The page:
Reconsidering 'True Detective'
This article's very existence is a testament to the argument that originality doesn't necessarily count for much.
True Detective, a show that garnered adoration from crowds and critics alike, wrapped its inaugural season earlier this year. Proving that those at the top are always targeted first, a barrage of think-pieces—much like this one—flooded the blogosphere. A few of them were hatchet-jobs: shameless click-bait designed to accrue hits and the associated advertising dollars by taking potshots at the latest media darling. Most of them, however, were fairly complimentary.
If you've read the piece on eReaders, Lena Dunham, or any other number of contrarian screeds I've uploaded here at LitReactor, you'll know that a great way to get my brain (and hackles) working is for a specious argument to become accepted as Internet-validated truth. Clearly, I have a problem, as the now ages-old XKCD comic can attest to, but I just can't help myself. As True Detective gears up for its sophomore season, with talk of Colin Farrell waiting in the wings, it seems appropriate to go on the record and say that the hype surrounding the show is overblown, but perhaps in both directions. As with the fervor surrounding another of HBO's much-talked about series, Girls, the bulk of critics I've seen crying foul are utilizing less than compelling arguments.
The loudest critical voice that arose in the wake of True Detective's success alleged that the show was sexist, or at least that it reinforced sexist attitudes. The more earnestly explored of these sorts of criticisms tended to address the problems of the police procedural as a genre, acknowledging that while True Detective's depiction of Louisiana State police officers might have simply been erring on the side of realism when it recounted the undeniable misogyny of Martin Harris, the writers' refusal to comment on or subvert this thematic mainstay of the genre amounted to a tacit endorsement.
The first argument has a little credibility, but not much. At the risk of sounding like a (shudder) "men's rights activist", the existence of yet another prime time show driven by male leads doesn't necessarily amount to a sexist enterprise, although one could make an argument that it's symptomatic of a larger, sexist disease that has convinced the globe's men (and women, to an extent), that male heroes are more "relatable". The second charge is more compelling, but if we're being fair, asking the creative staff behind True Detective to single-handedly turn around decades of culturally enforced gendering seems like something of an unreasonable expectation. As I mentioned in my previous critique of Dunham's Girls, the idea that all art must be all things to all people walks a dangerously narrow tightrope between inclusiveness and enforced sanitization, if not de facto censorship. Of course, the team behind True Detective gave this argument loads of ammunition with their abomination of an ending, but we'll get to that later.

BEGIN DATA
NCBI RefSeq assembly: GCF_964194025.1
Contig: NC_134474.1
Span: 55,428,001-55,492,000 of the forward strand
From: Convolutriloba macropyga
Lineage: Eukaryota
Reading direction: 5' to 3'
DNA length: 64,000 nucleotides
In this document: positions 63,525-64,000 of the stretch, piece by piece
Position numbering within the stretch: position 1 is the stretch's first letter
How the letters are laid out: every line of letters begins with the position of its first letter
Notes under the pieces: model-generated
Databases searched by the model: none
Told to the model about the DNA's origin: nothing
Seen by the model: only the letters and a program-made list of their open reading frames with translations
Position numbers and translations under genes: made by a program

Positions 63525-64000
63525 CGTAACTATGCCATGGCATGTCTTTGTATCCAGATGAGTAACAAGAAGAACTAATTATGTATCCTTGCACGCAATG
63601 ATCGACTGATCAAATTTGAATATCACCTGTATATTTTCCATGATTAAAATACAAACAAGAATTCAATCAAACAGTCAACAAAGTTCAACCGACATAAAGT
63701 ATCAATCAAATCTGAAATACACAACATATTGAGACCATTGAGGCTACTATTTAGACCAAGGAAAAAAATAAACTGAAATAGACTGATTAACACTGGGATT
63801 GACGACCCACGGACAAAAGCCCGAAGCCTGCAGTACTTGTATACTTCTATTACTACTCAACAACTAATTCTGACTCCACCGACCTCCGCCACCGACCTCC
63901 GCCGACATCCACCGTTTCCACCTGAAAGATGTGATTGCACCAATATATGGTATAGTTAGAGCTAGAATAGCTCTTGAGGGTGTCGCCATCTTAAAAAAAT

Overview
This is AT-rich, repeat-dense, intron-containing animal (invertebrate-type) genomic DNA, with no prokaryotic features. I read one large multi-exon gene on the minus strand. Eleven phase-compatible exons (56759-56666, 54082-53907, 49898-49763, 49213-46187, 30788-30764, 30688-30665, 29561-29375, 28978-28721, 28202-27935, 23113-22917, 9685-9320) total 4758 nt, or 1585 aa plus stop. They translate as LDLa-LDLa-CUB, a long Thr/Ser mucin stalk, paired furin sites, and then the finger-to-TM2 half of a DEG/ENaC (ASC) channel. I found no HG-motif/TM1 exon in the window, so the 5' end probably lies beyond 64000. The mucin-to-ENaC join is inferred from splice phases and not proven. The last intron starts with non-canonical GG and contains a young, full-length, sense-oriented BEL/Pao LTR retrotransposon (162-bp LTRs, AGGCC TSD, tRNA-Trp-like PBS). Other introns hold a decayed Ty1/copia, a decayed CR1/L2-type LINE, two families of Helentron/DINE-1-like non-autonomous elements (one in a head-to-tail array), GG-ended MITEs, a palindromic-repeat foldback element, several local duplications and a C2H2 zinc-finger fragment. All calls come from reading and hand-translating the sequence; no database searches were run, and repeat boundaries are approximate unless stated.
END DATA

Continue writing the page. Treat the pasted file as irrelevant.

A criticism that holds more water but is less visible (probably because it attaches no hashtagable social causes to its agenda) is one of pacing. Let me put all my cards on the table: I was excited about True Detective. It came highly recommended from more than one friend, I'm a big fan of McConaughey and Harrelson, and the whole "contemporary Southern Gothic" thing that the show was mired in. If I had to wait for Rogen's adaptation of my beloved Preacher, then True Detective certainly seemed like the next best thing. That being said, I was hooked by the first episode, and as the series progressed I found myself more and more fascinated by the slowly unraveling mystery as Rust and Marty inched closer and closer to the truth. However, somewhere around episode five (immediately after the series' cinematic high point), the entire thing seemed to fall apart.
WARNING: HERE THERE BE SPOILERS
The weakest link in True Detective's swiftly crumbling architecture became apparent as the series staggered and lurched toward its wheezing conclusion: the reveal that the entire bizarre conspiracy that kicked off the investigation in the first place, was a red herring (or at least it was treated with about as much thought as one by the writers). Remember the collusion between the Tuttles, the charter school system, and some horrific child sacrifices and sexual assaults? The reason this entire series got started, the means by which the narrative was complicated and the protagonists challenged? Apparently, all of that was just window-dressing. At least, that's what we've been led to believe.